sigprocmask, rt_sigprocmask - examine and change blocked signals


   #include <signal.h>

   /* Prototype for the glibc wrapper function */
   int sigprocmask(int how, const sigset_t *set, sigset_t *oldset);

   /* Prototype for the underlying system call */
   int rt_sigprocmask(int how, const kernel_sigset_t *set,
                      kernel_sigset_t *oldset, size_t sigsetsize);

   /* Prototype for the legacy system call (deprecated) */
   int sigprocmask(int how, const old_kernel_sigset_t *set,
                   old_kernel_sigset_t *oldset);

   Feature Test Macro Requirements for glibc (see feature_test_macros(7)):

   sigprocmask(): _POSIX_C_SOURCE


   sigprocmask()  is  used  to  fetch and/or change the signal mask of the
   calling thread.  The signal mask is the set of signals  whose  delivery
   is  currently  blocked  for  the  caller  (see  also signal(7) for more

   The behavior of the call is dependent on the value of how, as follows.

          The set of blocked signals is the union of the current  set  and
          the set argument.

          The  signals  in set are removed from the current set of blocked
          signals.  It is permissible to attempt to unblock a signal which
          is not blocked.

          The set of blocked signals is set to the argument set.

   If  oldset is non-NULL, the previous value of the signal mask is stored
   in oldset.

   If set is NULL, then  the  signal  mask  is  unchanged  (i.e.,  how  is
   ignored),  but  the  current  value  of the signal mask is nevertheless
   returned in oldset (if it is not NULL).

   A set of functions for  modifying  and  inspecting  variables  of  type
   sigset_t ("signal sets") is described in sigsetops(3).

   The use of sigprocmask() is unspecified in a multithreaded process; see


   sigprocmask() returns 0 on success and -1 on error.  In the event of an
   error, errno is set to indicate the cause.


   EFAULT The   set  or  oldset  argument  points  outside  the  process's
          allocated address space.

   EINVAL Either the value specified in how was invalid or the kernel does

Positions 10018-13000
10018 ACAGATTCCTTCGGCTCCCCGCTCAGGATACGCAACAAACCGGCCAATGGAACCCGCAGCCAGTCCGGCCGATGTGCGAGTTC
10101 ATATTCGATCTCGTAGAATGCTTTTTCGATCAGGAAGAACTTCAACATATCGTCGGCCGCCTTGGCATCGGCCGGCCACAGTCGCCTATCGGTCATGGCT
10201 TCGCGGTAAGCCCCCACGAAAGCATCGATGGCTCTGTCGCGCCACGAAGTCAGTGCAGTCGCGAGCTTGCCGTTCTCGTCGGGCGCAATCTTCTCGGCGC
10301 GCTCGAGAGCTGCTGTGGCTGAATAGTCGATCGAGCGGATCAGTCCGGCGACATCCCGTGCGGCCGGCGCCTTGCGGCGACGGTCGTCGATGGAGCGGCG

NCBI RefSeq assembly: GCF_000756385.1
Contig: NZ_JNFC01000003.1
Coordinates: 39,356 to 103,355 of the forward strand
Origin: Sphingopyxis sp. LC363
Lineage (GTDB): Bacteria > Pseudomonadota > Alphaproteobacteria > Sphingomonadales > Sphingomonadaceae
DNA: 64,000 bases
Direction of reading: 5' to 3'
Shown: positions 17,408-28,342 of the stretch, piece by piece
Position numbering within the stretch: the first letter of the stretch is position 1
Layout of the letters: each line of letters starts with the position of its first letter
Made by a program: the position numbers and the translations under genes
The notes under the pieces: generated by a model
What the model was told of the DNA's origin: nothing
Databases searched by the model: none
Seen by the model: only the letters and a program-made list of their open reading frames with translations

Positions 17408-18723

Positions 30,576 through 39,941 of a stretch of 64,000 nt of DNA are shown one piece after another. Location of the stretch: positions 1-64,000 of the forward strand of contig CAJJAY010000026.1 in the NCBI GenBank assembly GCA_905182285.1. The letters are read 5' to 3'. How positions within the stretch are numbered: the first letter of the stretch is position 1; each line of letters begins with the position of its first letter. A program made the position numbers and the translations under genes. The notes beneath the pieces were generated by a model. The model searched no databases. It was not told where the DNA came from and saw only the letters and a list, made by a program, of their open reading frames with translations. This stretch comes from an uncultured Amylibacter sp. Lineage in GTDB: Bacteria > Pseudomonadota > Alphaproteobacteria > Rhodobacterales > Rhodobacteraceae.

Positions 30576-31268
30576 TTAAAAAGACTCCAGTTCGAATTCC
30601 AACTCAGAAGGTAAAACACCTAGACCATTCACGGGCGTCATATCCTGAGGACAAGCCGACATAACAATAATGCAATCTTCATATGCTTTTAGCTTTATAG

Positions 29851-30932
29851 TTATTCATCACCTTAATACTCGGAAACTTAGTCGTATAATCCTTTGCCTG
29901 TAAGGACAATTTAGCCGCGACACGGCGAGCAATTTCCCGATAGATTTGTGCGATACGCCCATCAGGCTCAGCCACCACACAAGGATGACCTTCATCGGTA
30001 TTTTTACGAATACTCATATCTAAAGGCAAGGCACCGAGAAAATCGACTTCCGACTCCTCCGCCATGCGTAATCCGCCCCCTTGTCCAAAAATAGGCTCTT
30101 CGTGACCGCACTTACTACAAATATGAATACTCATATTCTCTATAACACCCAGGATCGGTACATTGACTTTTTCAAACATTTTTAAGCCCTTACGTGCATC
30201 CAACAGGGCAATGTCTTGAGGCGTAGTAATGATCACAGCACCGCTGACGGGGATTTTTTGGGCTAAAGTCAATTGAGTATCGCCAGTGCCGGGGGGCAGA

not support the size passed in sigsetsize.


   POSIX.1-2001, POSIX.1-2008.


   It  is not possible to block SIGKILL or SIGSTOP.  Attempts to do so are
   silently ignored.

   Each of the threads in a process has its own signal mask.

   A child created via fork(2) inherits a  copy  of  its  parent's  signal
   mask; the signal mask is preserved across execve(2).

   If  SIGBUS,  SIGFPE,  SIGILL,  or  SIGSEGV are generated while they are
   blocked, the result is undefined, unless the signal  was  generated  by
   kill(2), sigqueue(3), or raise(3).

   See sigsetops(3) for details on manipulating signal sets.

   C library/kernel differences
   The  kernel's  definition of sigset_t differs in size from that used by
   the C library.  In this manual page,  the  former  is  referred  to  as
   kernel_sigset_t  (it  is  nevertheless  named  sigset_t  in  the kernel

   The glibc wrapper function for sigprocmask() silently ignores  attempts
   to block the two real-time signals that are used internally by the NPTL
   threading implementation.  See nptl(7) for details.

   The original Linux system call was named sigprocmask().  However,  with
   the  addition of real-time signals in Linux 2.2, the fixed-size, 32-bit
   sigset_t (referred to as old_kernel_sigset_t in this manual page)  type
   supported   by  that  system  call  was  no  longer  fit  for  purpose.
   Consequently, a new system call, rt_sigprocmask(), was added to support
   an  enlarged  sigset_t  type  (referred  to  as kernel_sigset_t in this
   manual page).  The new system call  takes  a  fourth  argument,  size_t
   sigsetsize, which specifies the size in bytes of the signal sets in set
   and oldset.  This argument is currently required to have the value 8  (
   sizeof(kernel_sigset_t) ).

   The  glibc  sigprocmask() wrapper function hides these details from us,
   transparently calling rt_sigprocmask() when the kernel provides it.


   kill(2),    pause(2),    sigaction(2),    signal(2),     sigpending(2),
   sigsuspend(2), pthread_sigmask(3), sigqueue(3), sigsetops(3), signal(7)


   This  page  is  part of release 4.09 of the Linux man-pages project.  A
   description of the project, information about reporting bugs,  and  the
   latest     version     of     this    page,    can    be    found    at

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